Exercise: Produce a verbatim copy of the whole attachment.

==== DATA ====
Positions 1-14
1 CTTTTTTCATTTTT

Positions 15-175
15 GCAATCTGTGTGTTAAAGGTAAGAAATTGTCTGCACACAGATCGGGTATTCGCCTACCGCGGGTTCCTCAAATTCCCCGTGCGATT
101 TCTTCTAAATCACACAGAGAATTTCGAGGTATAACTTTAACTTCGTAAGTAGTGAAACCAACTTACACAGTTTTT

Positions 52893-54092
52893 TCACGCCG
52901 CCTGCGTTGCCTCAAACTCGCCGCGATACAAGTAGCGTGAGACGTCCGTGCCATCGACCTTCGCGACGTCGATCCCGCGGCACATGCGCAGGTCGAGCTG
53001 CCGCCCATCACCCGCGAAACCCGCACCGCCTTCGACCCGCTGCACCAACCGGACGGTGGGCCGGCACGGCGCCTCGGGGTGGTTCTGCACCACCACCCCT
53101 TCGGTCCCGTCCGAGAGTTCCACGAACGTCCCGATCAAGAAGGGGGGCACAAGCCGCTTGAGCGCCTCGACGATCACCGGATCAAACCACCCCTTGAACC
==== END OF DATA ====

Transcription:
Positions 1-14
1 CTTTTTTCATTTTT

Positions 15-175
15 GCAATCTGTGTGTTAAAGGTAAGAAATTGTCTGCACACAGATCGGGTATTCGCCTACCGCGGGTTCCTCAAATTCCCCGTGCGATT
101 TCTTCTAAATCACACAGAGAATTTCGAGGTATAACTTTAACTTCGTAAGTAGTGAAACCAACTTACACAGTTTTT

Positions 52893-54092
52893 TCACGCCG
52901 CCTGCGTTGCCTCAAACTCGCCGCGATACAAGTAGCGTGAGACGTCCGTGCCATCGACCTTCGCGACGTCGATCCCGCGGCACATGCGCAGGTCGAGCTG
53001 CCGCCCATCACCCGCGAAACCCGCACCGCCTTCGACCCGCTGCACCAACCGGACGGTGGGCCGGCACGGCGCCTCGGGGTGGTTCTGCACCACCACCCCT
53101 TCGGTCCCGTCCGAGAGTTCCACGAACGTCCCGATCAAGAAGGGGGGCACAAGCCGCTTGAGCGCCTCGACGATCACCGGATCAAACCACCCCTTGAACC